Making things like torches and rations matter has never seemed all that difficult to me. Simply enforce the limitations of running out of either, or of letting the torch go out, and that's that. A dungeon can become oppressive for players simply by a combination of description and the realization of what one must negotiate in order to retreat. Confounding expectations also helps, as does three-dimensional terrain, so that hiking a wounded comrade out becomes truly challenging.

      I can see how structured rules might help the players and GM remain mindful about the conditions that the PCs face, though. I just think that easier rules can go a long way towards this, without requiring role-playing to be hooked so strongly to metagame decisions. I prefer the players to be able to determine what their characters do from within the rationale of the milieu, rather than as a strong artefact of the rules.

      I haven't read it, though, so it might just be that the descriptions and play examples I was able to read were not a clear enough picture.

    2. There is definitely a more rigid structure in TB than most games, but it's not oppressively so. The issue I've had is that time is so abstracted in most games that it gets applied inconsistently. Of course, depending on your preferences, this may be a good thing.

      This is TB in a nutshell. Every time players roll the dice, they advance the turn clock by 1. Conflicts only count as 1 turn. Each kind of light source only lasts a certain number of turns. There are hard rules for inventory management (just as precise as encumbrance but far more elegant, I actually think they were inspired/lifted from LotFP). What this means is that every piece of equipment is meaningful, at least in the sense that you don't have room for non-essential goods. Food, light sources, weapons, maps, and loot, that's it.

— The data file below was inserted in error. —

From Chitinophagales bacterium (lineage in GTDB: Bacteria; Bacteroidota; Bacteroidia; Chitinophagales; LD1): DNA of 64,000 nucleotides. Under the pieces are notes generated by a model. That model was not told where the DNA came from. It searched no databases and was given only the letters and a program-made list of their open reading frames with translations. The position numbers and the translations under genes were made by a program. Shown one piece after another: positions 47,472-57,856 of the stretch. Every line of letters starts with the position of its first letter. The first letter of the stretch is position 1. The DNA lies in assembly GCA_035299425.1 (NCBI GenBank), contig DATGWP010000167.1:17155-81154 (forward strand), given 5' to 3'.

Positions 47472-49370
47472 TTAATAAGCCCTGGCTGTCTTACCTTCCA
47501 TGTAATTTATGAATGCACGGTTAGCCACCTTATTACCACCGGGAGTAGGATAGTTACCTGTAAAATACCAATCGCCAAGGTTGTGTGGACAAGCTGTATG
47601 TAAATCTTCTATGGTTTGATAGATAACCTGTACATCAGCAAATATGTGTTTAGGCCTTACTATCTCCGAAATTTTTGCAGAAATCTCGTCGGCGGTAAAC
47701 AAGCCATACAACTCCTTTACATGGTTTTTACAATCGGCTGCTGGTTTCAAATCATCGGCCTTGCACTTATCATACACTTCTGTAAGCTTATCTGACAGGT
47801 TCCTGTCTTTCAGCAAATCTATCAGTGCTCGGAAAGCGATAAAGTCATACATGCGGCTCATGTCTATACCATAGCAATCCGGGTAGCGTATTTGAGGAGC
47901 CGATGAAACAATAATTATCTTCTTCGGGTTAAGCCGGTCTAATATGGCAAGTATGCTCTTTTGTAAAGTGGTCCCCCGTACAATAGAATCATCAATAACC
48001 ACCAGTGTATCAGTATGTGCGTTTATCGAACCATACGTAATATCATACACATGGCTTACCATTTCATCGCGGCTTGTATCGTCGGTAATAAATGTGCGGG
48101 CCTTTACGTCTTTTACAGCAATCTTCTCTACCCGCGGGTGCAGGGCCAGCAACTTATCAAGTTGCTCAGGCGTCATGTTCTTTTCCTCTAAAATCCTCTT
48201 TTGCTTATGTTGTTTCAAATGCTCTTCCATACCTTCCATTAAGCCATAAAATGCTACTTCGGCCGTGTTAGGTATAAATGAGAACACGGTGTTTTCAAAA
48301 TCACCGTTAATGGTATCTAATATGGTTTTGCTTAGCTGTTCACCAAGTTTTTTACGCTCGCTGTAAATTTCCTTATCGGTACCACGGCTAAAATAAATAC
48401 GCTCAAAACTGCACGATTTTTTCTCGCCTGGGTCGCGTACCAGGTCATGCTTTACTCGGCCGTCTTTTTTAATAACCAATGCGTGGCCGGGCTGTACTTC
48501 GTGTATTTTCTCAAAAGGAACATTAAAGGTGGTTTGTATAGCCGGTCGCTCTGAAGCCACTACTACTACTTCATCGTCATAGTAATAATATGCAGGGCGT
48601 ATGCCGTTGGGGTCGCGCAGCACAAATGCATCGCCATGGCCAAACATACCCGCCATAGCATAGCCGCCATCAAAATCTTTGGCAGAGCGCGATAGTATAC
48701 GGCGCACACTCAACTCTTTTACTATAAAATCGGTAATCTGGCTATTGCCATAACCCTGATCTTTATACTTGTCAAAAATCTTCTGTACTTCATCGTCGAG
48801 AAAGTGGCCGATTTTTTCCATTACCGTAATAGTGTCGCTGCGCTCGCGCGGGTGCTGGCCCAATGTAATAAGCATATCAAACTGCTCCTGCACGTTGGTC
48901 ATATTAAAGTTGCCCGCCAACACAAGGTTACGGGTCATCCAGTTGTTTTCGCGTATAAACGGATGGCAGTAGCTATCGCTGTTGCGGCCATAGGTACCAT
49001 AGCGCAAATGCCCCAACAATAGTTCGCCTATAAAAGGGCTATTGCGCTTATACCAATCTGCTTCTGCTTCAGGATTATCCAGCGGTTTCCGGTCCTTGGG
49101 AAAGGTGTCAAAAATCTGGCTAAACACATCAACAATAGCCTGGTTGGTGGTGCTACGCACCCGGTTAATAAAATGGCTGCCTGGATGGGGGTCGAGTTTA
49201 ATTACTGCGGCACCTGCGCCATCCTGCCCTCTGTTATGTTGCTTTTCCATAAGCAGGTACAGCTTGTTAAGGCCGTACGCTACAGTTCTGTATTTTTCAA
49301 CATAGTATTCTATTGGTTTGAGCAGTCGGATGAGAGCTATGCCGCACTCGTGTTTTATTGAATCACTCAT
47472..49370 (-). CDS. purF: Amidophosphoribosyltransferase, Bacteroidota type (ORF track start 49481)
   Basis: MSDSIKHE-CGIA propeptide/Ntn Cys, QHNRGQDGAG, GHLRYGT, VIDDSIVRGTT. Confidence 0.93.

TB is also a little different in that it's not an all-purposes FRPG. The game is specifically built to handle dungeon-crawling in its minutiae. Since your character's goals are focused around exploring dungeons and hopefully making off with the goods, this rigid structure supports that kind of play.

    3. Hey, thanks for the follow-up! There is no such thing as an all-purposes RPG, IMHO, just RPGs that suite this or that purpose better than others. Any game that has steal-able ideas is a game that I am happy exists, even if I do not personally steal from them.

      In Gygax-era D&D, that each roll did not cost a turn was an important strategic consideration. Searching an area, for example, takes more time than simply moving through it. Time results in additional checks for encounters, as well as the chance of resources (such as your torches) running out before you get out. I prefer the idea that some actions take more time (which is a precious commodity) than others.

      I also know that when I personally go into a wilderness or cave-like environment, I like to have a few non-essential items with me....although that begs the question as to what is essential. When I was a kid, and really lived in the boondocks, there was a time in which I considered a spool of thread and a needle somewhat essential.

  2. Replies
    1. Then you are in luck. It just became available.

    2. I saw! Can't wait to get home to check it out!